Example 6 50 ml. of the mixture described in Example 2 were mixed in a high-speed mixer with 2 g. carbon black and 0.5 g. N-phenyl-N-cyclohexyl-p-phenylene diamine (a stabilizer) for 30 seconds at 6,000 r.p.m. This mixture then was stirred into 400 ml. of the mixture as described in Example 2. This mixture was filled alternately with the one described in Example 5 into the flower pot mold of Example 5, which had been polished and rubbed with calcium stearate, tapped several times and put in an oven, having therein a nitrogen atmosphere, at 145 for 2 hours. The mold then was withdrawn, allowed to cool to approximately 50, and the finished flower pot taken out of the mold. It was flamed, porous and of great strength.

Example 7 A mixture of one part polyethylene having a molecular weight of 500,000 (bulk weight 246 g./l.) and 2 parts polyethylene of a molecular weight of 1,000,000 (bulk weight 269 g./l.) was filled in a mold of 250 x 300 mm. to a height of 10 mm. The bottom of the mold was a 2 mm. thick V2A stainless steel plate, and a like plate was used as cover plate. The assembly was kept in an oven at 165 for one hour in a nitrogen atmosphere. Both plates had been rubbed with calcium stearate. After withdrawal from the oven and cooling to room temperature, the plates were easily removed from the porous polyolefin plate thus obtained. The plate had a specific gravity of 0.41.

Example 8 Equal parts polyethylene having molecular weights of 50,000; 100,000; 500,000; and 1,000,000 were mixed and heated under the conditions described in Example 7, for 2 hours at The sintered polyolefin mixture had great strength and a specific gravity of 0.47.

Example 9 A mold of 250 x 300 mm. having a bottom plate of 2 mm. thick V2A stainless steel rubbed with calcium stearate was filled with a mm. high layer of a polyethylene having a molecular weight of 1,000,000, which was covered with a glass plate. The constants of the polyethylene showed that it was not a uniform product and had at least two molecular weight maxima (cf. Wesslau, Die Molekulargewichtsverteilung einiger Niederdruckpolyaethylene, translated: The molecular weight distribution of a number of low-pressure polyethylenes, in the periodical Die Makromolekulare Chemie, vol. XX, 1956, pp. 138-139, Tables and 17, and 14 and 18, respectively). It had the following constants:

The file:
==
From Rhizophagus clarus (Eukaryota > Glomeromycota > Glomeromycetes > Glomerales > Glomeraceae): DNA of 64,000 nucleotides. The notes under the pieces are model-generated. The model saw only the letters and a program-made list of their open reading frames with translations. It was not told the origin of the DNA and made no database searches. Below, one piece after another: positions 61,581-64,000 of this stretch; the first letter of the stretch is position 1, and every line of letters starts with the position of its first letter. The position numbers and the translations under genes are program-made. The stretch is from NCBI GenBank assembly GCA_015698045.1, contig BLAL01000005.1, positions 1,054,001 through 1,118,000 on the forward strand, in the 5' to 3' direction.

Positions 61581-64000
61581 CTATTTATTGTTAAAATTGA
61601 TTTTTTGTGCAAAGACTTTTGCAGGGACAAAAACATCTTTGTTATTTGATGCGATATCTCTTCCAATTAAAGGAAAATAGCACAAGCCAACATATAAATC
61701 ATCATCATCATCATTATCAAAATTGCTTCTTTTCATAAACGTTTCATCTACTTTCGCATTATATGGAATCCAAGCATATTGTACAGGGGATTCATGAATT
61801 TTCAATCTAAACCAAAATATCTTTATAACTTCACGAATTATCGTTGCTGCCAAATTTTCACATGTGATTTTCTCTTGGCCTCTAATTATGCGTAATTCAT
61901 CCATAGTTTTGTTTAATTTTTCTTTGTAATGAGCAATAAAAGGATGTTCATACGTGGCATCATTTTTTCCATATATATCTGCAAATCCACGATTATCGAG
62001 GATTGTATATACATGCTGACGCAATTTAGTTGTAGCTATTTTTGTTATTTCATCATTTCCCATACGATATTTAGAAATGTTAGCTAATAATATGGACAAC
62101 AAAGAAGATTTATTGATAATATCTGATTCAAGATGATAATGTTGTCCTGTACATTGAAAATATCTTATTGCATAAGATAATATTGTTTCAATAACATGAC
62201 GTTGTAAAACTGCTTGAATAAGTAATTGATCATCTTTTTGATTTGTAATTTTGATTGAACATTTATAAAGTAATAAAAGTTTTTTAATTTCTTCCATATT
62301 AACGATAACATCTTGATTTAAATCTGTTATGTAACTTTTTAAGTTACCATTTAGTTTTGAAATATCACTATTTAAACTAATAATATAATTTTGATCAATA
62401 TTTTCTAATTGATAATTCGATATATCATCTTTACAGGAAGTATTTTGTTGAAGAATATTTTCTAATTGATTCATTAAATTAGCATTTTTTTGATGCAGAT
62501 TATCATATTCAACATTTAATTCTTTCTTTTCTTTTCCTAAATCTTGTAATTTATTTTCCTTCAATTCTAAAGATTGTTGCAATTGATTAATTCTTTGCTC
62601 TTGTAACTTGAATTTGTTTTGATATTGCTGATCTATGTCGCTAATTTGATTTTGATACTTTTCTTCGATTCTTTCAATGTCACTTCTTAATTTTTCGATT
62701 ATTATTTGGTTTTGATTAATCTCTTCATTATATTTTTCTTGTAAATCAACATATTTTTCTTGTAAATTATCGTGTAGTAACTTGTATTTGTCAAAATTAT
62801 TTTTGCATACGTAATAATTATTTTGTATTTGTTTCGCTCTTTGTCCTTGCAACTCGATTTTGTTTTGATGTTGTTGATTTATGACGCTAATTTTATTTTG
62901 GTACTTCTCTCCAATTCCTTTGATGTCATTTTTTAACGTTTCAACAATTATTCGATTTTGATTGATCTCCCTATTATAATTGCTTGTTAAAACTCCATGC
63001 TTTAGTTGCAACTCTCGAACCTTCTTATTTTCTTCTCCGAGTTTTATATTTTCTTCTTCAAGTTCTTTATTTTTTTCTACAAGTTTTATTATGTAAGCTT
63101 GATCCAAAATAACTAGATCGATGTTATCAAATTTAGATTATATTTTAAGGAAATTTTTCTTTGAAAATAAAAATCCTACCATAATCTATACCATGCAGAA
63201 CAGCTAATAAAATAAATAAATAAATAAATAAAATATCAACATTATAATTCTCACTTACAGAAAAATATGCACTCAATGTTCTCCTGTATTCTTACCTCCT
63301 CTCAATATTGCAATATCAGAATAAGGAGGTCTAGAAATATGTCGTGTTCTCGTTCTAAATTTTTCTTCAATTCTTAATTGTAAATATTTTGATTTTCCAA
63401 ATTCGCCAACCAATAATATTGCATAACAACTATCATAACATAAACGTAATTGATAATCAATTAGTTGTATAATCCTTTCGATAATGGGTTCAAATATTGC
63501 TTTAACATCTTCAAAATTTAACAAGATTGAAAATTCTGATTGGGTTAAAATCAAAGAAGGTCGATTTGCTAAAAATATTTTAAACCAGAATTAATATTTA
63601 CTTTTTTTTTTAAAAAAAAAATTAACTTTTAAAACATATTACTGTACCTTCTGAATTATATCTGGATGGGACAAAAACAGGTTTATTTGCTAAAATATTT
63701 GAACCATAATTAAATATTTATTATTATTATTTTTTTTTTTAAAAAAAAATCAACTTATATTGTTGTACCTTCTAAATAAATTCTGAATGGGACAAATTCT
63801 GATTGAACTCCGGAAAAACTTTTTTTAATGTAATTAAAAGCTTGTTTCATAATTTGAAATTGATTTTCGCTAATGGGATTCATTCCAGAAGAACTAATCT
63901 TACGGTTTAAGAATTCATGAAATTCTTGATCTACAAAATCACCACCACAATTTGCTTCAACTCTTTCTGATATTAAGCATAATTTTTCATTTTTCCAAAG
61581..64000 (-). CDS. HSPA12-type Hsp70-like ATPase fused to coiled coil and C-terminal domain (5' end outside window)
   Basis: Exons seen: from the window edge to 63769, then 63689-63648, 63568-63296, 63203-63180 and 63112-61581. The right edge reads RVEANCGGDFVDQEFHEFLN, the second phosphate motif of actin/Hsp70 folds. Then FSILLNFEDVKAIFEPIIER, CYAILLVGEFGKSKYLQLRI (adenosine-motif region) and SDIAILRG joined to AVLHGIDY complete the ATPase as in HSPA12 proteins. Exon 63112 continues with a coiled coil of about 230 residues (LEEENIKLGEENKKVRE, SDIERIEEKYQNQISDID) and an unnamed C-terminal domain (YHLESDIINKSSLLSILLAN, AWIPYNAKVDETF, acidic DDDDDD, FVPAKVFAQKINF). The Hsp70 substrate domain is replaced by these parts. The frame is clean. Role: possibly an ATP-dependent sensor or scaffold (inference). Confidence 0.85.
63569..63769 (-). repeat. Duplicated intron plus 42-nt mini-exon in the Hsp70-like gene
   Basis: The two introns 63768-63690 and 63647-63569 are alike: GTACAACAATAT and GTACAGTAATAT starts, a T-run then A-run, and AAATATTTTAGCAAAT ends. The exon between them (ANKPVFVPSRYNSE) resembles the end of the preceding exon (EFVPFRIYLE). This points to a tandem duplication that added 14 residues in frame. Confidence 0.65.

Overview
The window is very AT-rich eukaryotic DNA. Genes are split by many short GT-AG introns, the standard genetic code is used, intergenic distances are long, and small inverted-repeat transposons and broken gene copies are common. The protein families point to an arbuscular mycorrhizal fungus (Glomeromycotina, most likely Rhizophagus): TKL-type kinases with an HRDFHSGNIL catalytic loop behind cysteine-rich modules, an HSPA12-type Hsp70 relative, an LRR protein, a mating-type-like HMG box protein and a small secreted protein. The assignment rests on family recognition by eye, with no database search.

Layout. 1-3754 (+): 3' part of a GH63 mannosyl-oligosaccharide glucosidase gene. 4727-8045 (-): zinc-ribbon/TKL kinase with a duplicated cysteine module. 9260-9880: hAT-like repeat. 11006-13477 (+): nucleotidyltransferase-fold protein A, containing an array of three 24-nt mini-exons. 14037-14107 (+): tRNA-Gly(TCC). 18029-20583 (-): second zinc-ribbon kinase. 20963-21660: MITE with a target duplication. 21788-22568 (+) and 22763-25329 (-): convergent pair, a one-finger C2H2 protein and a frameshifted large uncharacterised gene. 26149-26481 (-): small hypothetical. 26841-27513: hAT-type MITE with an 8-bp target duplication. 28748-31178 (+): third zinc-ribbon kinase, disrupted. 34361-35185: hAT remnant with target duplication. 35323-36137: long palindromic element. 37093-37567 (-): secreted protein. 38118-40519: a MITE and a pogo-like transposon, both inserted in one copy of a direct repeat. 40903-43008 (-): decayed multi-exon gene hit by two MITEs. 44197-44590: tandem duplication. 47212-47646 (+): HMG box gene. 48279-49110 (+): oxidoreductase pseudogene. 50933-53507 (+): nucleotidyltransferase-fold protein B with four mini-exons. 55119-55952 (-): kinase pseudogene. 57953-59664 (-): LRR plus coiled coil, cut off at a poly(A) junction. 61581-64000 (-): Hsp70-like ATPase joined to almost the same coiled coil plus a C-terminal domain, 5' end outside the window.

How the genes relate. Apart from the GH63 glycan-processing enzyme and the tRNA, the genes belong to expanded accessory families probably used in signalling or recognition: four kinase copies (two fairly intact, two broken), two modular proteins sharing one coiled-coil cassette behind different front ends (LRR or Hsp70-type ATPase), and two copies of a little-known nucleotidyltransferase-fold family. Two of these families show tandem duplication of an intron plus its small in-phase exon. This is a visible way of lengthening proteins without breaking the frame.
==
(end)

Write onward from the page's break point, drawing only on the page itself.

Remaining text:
6}? 254-301 kg./em. tear strength 61 33-34 kg./c1n. tensile strength 6}? 831-025% elongation at break The filled mold was kept in an oven in a nitrogen atmos-- phere for 2 hours at 150. After cooling to room temperature, the plates were easily removed. The mass obtained was porous, uniformly sintered, had good strength and a specific gravity of 0.38.

Example 10 A mixture was prepared from 1 part polyethylene as described in Example 9, and 2 parts of a polyethylene having a molecular weight of 1,000,000 and the following constants:

The mixture was sintered at 165 for 1.5 hours as described in Example 7. The plate obtained was porous, of great strength and had a specific gravity 0.39.

Example 11 Two parts polyethylene as in Example 9 were mixed with one part polyethylene of a molecular weight of 50,000, and the mixture heated for 2 hours at 145 according to Example 7. A porous plate of great strength was obtained which had a specific gravity of 0.38. The plate could be painted with, i.e., a red synthetic resin paint. The latter adhered well, and the porosity of the plate remained. Plates thus painted or printed can be used as insulating materials or as street signs, e.g., warning signs on highways.

Example 12 A mixture of 1 part polyethylene of a molecular weight of 10,000 and 2 parts polyethylene of a molecular weight of 1,000,000 were heated for 2 hours at 145 according to the procedure in Example 2. The porous plate obtained had good strength proper-ties and a specific gravity of 0.29.

Example 13 A filter candle was manufactured in a device consisting of a 2 mm. thick V2A stainless steel bottom plate carrying 3 guide pins and 3 springs, an inner, polished, stainless steel jacket having an ID. of 80 mm. and a length of 300 mm. and a core piece which was a steel pipe, welded closed on the bottom and polished on the outside, having an outer diameter of 55 mm. and a length of 290 mm. The core piece had, on its open end, a cap provided with a plurality of openings and was of such a size that it exactly fit the jacket. On the outer rim of the cap, three holders for the springs of the bottom plate were provided. The polished parts and the bottom plate, prior to use, had been rubbed with calcium stearate. As